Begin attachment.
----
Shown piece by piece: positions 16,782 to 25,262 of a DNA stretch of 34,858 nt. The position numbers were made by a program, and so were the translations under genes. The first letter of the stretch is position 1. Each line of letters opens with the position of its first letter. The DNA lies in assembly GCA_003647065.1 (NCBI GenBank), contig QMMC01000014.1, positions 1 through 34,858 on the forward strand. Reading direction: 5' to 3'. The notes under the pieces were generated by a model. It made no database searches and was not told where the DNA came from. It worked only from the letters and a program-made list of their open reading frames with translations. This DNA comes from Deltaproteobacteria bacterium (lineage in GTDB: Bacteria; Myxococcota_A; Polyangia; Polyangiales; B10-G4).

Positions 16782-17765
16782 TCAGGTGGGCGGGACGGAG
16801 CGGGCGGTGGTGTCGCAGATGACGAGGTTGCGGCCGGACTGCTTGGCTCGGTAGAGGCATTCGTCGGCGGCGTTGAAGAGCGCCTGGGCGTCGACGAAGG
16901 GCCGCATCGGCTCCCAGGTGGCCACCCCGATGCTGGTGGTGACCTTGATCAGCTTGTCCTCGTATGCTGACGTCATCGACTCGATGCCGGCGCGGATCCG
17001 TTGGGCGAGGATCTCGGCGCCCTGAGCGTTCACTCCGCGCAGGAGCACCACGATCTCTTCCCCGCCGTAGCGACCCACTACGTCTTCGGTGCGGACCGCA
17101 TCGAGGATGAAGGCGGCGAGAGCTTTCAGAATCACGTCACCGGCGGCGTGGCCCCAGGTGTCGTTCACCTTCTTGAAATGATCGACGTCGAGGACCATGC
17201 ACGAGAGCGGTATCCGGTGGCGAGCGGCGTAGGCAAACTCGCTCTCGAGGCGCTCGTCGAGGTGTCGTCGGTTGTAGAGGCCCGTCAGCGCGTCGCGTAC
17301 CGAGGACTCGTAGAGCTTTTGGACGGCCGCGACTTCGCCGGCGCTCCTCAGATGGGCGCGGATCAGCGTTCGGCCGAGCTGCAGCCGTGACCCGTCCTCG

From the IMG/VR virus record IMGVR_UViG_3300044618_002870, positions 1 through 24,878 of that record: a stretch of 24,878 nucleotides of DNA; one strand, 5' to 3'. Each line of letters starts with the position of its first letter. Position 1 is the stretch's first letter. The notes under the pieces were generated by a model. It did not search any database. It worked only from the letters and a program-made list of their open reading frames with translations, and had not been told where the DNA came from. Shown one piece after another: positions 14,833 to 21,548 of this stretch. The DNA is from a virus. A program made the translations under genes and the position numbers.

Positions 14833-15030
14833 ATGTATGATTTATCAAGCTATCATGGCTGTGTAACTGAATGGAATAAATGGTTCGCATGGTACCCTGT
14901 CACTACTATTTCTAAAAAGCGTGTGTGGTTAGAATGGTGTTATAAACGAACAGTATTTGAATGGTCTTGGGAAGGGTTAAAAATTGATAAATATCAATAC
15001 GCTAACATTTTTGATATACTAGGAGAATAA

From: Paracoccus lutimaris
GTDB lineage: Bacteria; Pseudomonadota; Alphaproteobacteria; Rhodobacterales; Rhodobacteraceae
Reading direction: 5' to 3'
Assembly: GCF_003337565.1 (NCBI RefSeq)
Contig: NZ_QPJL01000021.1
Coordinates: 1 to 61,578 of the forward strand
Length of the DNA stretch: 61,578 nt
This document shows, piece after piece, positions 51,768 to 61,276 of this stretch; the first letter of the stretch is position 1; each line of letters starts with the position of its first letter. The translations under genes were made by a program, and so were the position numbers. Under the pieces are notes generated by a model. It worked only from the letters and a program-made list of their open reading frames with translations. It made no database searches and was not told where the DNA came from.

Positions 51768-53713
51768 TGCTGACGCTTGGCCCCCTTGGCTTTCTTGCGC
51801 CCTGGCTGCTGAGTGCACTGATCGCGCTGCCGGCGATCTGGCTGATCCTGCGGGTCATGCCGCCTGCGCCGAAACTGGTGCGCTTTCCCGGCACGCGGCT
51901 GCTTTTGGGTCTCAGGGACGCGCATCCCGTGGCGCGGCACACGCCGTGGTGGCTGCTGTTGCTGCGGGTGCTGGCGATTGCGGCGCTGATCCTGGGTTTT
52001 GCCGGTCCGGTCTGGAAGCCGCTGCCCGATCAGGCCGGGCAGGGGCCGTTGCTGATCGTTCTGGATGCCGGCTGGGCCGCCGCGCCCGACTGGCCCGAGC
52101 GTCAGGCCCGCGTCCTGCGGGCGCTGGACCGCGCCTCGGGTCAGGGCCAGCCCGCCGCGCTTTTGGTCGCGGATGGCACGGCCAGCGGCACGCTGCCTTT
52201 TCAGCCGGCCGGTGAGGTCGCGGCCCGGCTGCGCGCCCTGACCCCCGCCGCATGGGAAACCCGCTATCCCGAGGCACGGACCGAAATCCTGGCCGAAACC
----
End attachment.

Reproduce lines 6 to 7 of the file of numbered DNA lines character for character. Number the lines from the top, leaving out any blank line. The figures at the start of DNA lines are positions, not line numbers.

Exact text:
17001 TTGGGCGAGGATCTCGGCGCCCTGAGCGTTCACTCCGCGCAGGAGCACCACGATCTCTTCCCCGCCGTAGCGACCCACTACGTCTTCGGTGCGGACCGCA
17101 TCGAGGATGAAGGCGGCGAGAGCTTTCAGAATCACGTCACCGGCGGCGTGGCCCCAGGTGTCGTTCACCTTCTTGAAATGATCGACGTCGAGGACCATGC